With awareness of the damaging effects of plastic pollution growing all the time, the search is very much on for greener alternatives. Japan’s NEC Corp has today made commercially available a material it hopes can be a part of the solution, introducing a bioplastic made with plant ingredients that breaks down in the environment in around four years.
Plastic has become an indispensable material for modern society, taking the shape of grocery bags, toothbrushes, soda bottles and packaging for many kinds of everyday consumables. The downside to this convenience and durability is the long-lasting problems it poses to the environment, where the plastic takes many years to break down and can pose threats to wildlife in the meantime.
We have seen a great deal of promising research breakthroughs that could bring about more eco-friendly alternatives, with scientists tweaking their methods to produce plastics that break down under sunlight, or can even be repurposed as the building blocks for fuel.
NEC has been working on its own forms of green plastics, too, and has happened upon a recipe that it says offers the same durability as the traditional material, but is far friendlier for the environment. Called NeCycle, it is made up of around 50 percent cellulose sourced from non-edible plants such as wood and straw, and can be used for injection molding just like regular plastics.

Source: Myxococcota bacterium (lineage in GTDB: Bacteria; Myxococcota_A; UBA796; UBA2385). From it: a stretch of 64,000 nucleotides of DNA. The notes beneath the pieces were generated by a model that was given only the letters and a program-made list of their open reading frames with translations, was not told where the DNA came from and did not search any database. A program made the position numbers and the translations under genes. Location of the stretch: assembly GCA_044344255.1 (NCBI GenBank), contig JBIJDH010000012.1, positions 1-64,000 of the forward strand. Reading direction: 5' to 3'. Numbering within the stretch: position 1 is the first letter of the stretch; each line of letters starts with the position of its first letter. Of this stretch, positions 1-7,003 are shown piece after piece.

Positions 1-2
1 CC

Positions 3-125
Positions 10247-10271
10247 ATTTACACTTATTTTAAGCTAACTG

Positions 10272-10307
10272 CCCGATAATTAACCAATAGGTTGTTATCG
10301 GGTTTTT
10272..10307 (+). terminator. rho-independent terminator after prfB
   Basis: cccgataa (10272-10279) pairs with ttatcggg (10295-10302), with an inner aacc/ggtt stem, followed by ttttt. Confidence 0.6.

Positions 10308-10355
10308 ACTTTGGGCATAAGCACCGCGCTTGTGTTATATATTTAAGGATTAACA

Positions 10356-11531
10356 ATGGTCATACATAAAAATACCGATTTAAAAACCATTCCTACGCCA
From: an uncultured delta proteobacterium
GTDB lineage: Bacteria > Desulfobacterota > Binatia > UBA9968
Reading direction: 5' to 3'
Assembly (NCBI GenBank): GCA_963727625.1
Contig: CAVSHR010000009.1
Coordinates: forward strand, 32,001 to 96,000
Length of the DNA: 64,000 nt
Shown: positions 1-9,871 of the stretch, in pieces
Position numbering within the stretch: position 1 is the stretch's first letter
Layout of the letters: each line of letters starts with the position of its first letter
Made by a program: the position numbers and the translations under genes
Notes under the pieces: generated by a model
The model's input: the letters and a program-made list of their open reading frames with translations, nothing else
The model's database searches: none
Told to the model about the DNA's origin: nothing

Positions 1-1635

This offers it the same performance as typical plastics, but it doesn’t rely on fossil resources and biodegrades in natural environments like the ocean and soil in around four years. NEC says it has now come up with a way of mass-producing NeCycle, and in a way that requires no coating processes, thereby affording it the flexibility to take on many shapes.
This versatility could make it just as convenient as regular plastics, says NEC, which will offer the material in pellet form or as molded components for all kinds of products, including automotive applications and office automation equipment. It says it will initially focus on uses with high environmental impact, and hopes to sell 5 billion yen worth (around US$46 million), in the 2025 financial year.
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